English Traits and the British Press | the i.b.tauris blog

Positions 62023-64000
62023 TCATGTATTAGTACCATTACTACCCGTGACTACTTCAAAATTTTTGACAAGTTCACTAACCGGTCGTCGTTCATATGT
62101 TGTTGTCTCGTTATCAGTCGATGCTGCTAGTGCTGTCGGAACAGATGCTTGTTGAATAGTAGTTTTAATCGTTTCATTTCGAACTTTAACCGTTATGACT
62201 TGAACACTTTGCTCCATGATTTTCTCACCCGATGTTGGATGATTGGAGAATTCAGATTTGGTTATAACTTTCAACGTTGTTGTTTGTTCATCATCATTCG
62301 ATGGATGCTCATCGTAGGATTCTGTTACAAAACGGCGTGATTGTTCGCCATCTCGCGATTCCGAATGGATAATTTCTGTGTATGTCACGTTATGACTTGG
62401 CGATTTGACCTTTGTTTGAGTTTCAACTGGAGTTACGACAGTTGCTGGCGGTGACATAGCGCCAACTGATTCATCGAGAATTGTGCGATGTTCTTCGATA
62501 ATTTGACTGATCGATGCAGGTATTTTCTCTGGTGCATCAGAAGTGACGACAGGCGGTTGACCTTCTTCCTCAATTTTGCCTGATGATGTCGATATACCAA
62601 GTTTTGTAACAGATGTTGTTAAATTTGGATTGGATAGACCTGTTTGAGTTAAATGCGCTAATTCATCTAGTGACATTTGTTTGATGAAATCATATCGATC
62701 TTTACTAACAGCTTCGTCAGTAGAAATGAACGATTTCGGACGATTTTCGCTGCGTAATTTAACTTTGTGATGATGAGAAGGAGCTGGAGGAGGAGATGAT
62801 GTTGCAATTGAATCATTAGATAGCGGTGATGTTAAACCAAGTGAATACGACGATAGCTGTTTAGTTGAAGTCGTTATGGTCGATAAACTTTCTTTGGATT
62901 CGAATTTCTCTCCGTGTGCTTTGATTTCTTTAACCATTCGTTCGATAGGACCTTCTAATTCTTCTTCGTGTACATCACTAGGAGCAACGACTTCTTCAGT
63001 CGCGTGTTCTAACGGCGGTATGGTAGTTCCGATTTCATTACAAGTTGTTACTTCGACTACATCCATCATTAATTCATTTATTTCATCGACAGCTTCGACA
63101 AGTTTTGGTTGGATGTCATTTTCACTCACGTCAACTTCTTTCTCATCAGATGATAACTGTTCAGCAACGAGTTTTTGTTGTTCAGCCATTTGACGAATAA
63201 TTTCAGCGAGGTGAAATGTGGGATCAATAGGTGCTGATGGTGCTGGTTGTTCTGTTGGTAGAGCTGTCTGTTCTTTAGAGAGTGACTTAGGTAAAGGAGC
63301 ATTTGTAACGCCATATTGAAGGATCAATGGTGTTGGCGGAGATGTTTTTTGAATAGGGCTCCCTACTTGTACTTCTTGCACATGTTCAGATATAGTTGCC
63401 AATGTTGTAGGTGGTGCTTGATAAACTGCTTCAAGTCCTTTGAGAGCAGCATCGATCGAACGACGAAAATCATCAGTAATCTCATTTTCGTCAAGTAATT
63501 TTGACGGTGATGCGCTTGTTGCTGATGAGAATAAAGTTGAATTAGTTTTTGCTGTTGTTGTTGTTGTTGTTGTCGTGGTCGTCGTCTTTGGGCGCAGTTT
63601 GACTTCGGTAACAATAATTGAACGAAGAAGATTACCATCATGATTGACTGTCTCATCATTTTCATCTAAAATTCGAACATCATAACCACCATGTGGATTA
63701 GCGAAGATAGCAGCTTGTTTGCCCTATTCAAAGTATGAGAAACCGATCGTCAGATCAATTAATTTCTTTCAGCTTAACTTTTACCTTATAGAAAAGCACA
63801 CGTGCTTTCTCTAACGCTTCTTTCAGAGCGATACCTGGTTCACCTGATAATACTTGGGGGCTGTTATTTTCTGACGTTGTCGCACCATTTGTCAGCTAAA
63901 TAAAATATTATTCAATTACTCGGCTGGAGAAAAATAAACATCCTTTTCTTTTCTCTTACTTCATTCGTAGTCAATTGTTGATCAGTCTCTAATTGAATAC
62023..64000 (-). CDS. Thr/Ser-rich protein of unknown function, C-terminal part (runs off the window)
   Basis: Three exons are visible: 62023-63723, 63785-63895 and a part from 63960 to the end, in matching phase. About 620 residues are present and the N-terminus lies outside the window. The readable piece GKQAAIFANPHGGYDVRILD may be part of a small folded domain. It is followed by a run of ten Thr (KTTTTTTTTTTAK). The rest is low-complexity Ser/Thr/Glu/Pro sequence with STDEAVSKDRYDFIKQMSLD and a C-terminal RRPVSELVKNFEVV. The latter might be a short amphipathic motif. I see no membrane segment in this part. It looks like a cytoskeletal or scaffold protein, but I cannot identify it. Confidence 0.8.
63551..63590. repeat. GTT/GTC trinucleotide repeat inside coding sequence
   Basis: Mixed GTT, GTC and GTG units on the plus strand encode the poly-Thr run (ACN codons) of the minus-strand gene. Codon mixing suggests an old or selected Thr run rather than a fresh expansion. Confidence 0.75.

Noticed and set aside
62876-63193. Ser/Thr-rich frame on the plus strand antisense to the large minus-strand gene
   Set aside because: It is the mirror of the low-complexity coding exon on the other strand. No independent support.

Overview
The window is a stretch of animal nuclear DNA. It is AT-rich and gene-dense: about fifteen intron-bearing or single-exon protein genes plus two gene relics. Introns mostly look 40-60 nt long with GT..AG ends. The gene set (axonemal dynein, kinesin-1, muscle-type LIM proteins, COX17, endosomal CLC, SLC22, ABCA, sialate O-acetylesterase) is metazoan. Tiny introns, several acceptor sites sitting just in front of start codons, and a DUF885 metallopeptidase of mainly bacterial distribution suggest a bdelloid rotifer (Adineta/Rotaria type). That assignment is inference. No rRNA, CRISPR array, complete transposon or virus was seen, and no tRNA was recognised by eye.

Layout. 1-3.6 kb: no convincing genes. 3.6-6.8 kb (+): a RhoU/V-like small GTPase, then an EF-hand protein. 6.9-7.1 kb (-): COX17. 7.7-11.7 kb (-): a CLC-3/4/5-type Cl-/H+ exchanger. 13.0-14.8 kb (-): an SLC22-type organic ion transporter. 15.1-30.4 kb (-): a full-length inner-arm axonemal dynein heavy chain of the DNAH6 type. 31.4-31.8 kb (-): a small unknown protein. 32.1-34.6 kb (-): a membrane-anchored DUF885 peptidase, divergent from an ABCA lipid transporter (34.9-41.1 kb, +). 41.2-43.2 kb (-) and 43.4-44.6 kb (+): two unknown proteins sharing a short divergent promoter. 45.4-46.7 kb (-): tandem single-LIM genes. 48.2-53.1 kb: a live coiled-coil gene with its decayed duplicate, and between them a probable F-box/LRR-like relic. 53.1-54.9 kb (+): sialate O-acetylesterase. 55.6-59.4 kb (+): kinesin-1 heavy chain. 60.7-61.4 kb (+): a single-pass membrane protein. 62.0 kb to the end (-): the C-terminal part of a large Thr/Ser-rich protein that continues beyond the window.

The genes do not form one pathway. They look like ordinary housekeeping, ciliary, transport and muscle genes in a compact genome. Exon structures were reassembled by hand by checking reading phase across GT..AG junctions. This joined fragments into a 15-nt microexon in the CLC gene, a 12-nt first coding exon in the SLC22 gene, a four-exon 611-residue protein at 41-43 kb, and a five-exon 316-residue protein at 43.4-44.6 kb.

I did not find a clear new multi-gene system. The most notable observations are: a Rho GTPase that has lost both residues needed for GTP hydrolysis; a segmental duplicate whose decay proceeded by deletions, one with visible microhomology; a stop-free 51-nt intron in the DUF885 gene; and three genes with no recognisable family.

The English like it for its complete information. A statement of fact in the Times is as reliable as a citation from Hansard. Then, they like its independence; they do not know, when they take it up, what their paper is going to say: but, above all, for the nationality and confidence of its tone. It thinks for them all; it is their understanding and day’s ideal daguerreotyped. When I see them reading its columns, they seem to me becoming every moment more British. It has the national courage, not rash and petulant, but considerate and determined. No dignity or wealth is a shield from its assault. It attacks a duke as readily as a policeman, and with the most provoking airs of condescension. It makes rude work with the Board of Admiralty. The Bench of Bishops is still less safe. One bishop fares badly for his rapacity, and another for his bigotry, and a third for his courtliness. It addresses occasionally a hint to Majesty itself, and sometimes a hint which is taken. There is an air of freedom even in their advertising columns, which speaks well for England to a foreigner. On the days when I arrived in London in 1847, I read among the daily announcements, one offering a reward of fifty pounds to any person who would put a nobleman, described by name and title, late a member of Parliament, into any county jail in England, he having been convicted of obtaining money under false pretences.